It took just one tweet from Rihanna to anger the Indian government and supporters of Prime Minister Narendra Modi's party. The pop star linked a news article in a tweet drawing attention to the massive farmer protests that have gripped India for more than two months.
Now, senior government ministers, Indian celebrities and even the foreign ministry are urging people to come together and denounce outsiders who try to break the country.
"It is unfortunate to see vested interest groups trying to enforce their agenda on these protests, and derail them," India's foreign ministry said in a rare statement on Wednesday, without naming Rihanna and others who followed her suit.
Tens of thousands of farmers have been hunkering down at the Indian capital's fringes to protest new agricultural laws they say will leave them poorer and at the mercy of corporations.
The protests are posing a major challenge to Modi who has billed the laws as necessary to modernise Indian farming.
Their largely peaceful protests turned violent on Jan 26, India's Republic Day, when a section of the tens of thousands of farmers riding tractors veered from the protest route earlier decided with police and stormed the 17th century Red Fort in a dramatic escalation.
Hundreds of police officers were injured and a protester died. Scores of farmers were also injured but officials have not given their numbers.
Farmer leaders condemned the violence but said they would not call off the protest.
Since then, authorities have heavily increased security at protest sites outside New Delhi's border, adding iron spikes and steel barricades to stop demonstrating farmers from entering the capital. The government had also restricted access to mobile internet at protest sites up until Tuesday evening.
What does Rihanna have to do with it?
The latest controversy started on Tuesday when Rihanna tweeted to her more than 101 million Twitter followers: "Why aren't we talking about this?!"
She linked to a CNN news report about India blocking internet services at the protest sites, a favored tactic of the Modi government to thwart protests.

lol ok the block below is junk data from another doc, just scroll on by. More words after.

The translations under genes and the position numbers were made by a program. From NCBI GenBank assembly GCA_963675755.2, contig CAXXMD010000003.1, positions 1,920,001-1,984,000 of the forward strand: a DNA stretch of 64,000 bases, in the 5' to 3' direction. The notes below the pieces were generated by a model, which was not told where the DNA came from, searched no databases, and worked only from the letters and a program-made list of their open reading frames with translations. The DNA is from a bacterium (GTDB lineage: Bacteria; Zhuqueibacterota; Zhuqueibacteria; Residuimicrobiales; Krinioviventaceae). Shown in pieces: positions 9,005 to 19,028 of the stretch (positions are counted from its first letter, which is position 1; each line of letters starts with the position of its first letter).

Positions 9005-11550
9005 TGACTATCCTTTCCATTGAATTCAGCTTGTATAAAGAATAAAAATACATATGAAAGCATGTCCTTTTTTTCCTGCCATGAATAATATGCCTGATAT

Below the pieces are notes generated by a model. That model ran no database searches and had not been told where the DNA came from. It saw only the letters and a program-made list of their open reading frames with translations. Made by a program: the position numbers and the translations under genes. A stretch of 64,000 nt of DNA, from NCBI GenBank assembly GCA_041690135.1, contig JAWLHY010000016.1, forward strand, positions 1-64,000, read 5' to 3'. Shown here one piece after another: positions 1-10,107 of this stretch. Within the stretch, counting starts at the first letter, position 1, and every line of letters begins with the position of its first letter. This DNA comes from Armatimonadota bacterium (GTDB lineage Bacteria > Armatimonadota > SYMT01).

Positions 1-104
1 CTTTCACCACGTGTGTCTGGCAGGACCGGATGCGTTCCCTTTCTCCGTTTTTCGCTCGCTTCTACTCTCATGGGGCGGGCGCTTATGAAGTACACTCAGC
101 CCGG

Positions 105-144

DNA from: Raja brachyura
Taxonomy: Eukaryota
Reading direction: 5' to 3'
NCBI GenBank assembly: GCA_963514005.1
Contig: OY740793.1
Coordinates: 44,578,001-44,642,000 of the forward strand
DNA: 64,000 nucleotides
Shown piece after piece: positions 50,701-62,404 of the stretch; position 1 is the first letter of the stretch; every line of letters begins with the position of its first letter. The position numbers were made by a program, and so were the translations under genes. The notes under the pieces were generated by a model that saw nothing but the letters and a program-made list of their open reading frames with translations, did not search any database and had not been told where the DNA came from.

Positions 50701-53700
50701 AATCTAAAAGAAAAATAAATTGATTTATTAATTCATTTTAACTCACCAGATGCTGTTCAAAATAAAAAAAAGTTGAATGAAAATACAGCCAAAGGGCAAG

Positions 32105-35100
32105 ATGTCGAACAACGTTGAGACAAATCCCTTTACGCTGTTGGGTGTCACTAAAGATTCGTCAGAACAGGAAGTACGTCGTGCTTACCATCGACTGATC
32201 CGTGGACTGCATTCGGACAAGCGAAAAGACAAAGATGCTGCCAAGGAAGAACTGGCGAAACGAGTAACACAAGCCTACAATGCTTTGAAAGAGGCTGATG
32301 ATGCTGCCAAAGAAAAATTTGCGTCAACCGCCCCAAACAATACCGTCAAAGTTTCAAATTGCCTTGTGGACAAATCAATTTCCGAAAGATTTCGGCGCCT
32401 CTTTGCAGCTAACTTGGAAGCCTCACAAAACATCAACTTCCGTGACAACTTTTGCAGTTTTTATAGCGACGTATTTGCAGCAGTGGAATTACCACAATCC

Soon, international condemnation from human rights groups and outrage from Indian supporters of Modi's party followed.
Then India's foreign ministry accused foreign individuals and celebrities of sensationalism. The ministry's statement did not, however, name Rihanna.
Teenage climate activist Greta Thunberg and the niece of US Vice President Kamala Harris, Meena Harris, were among others who then tweeted their support, and a social media storm soon followed.
According to The Wire, Rihanna's tweet "shouldn't have mattered, but it did," adding that "right-wing trolls and supporters" got to work as the issue garnered support.
"Besides slut-shaming her, they glorified and justified the violence that was once meted out to her: 'Chris Brown' began to trend on Twitter India, with the right-wing sharing images from Rihanna’s 2009 domestic violence case with captions that she 'deserved' being assaulted. Further, derogatory comments justifying slavery were made, as well as the inevitable Muslim connection," the publication said in an op-ed.
Indian Twitter kicks up a storm
Bollywood entertainers and sports stars, many of whom have long been silent on the farmer protests and are known to toe the government's line, tweeted in one voice.
They used hashtags #IndiaAgainstPropaganda and #IndiaTogether — coined by the Indian foreign ministry and echoing the government's stand on the agriculture laws — asking people outside India not to meddle with their country's affairs.
Sporting legend Sachin Tendulkar, cricket's highest scoring international, led the Twitter riposte by Indian celebrities.
“India's sovereignty cannot be compromised. External forces can be spectators but not participants. Indians know India and should decide for India.” he said.
Indian cricket team captain Virat Kohli followed suit calling for unity in this "hour of disagreements".
Head coach Ravi Shastri also offered his two cents of the situation.
"Agriculture is a very important part of the machinery of the Indian economic system. Farmers are the backbone of any country’s ecosystem. This is an internal matter which I’m sure will be resolved through dialogue," he said.
Bollywood actress Kangana Ranaut, a Modi supporter, called the protesting farmers “terrorists” and Rihanna a “fool”.
Actors and directors Anupam Kher, Akshay Kumar, Suniel Shetty and Karan Johar joined the fray against the “foreigners”.
Rihanna's and Thunberg's tweets also prompted responses from almost every senior leader of Modi's party, including Foreign Minister Subrahmanyam Jaishankar and Home Minister Amit Shah, who said that no propaganda can deter India's unity.
However, India's opposition leaders rallied against the government's move.
The main opposition Congress party leader Shashi Tharoor said the damage done to India's global image by the government's undemocratic behaviour could not be restored by making celebrities tweet.
Tharoor in a tweet said Indian government getting Indian celebrities to react to Western ones is "embarrassing.”
Former finance minister P. Chidambaram took a swipe at India's foreign ministry and called its statement a "puerile reaction".
"When will you realise that people concerned with issues of human rights and livelihoods do not recognise national boundaries," Chidambaram tweeted.
A person reads tweets by Indian celebrities, one of the many backing the Indian government, on his mobile in New Delhi on Feb 4. — AP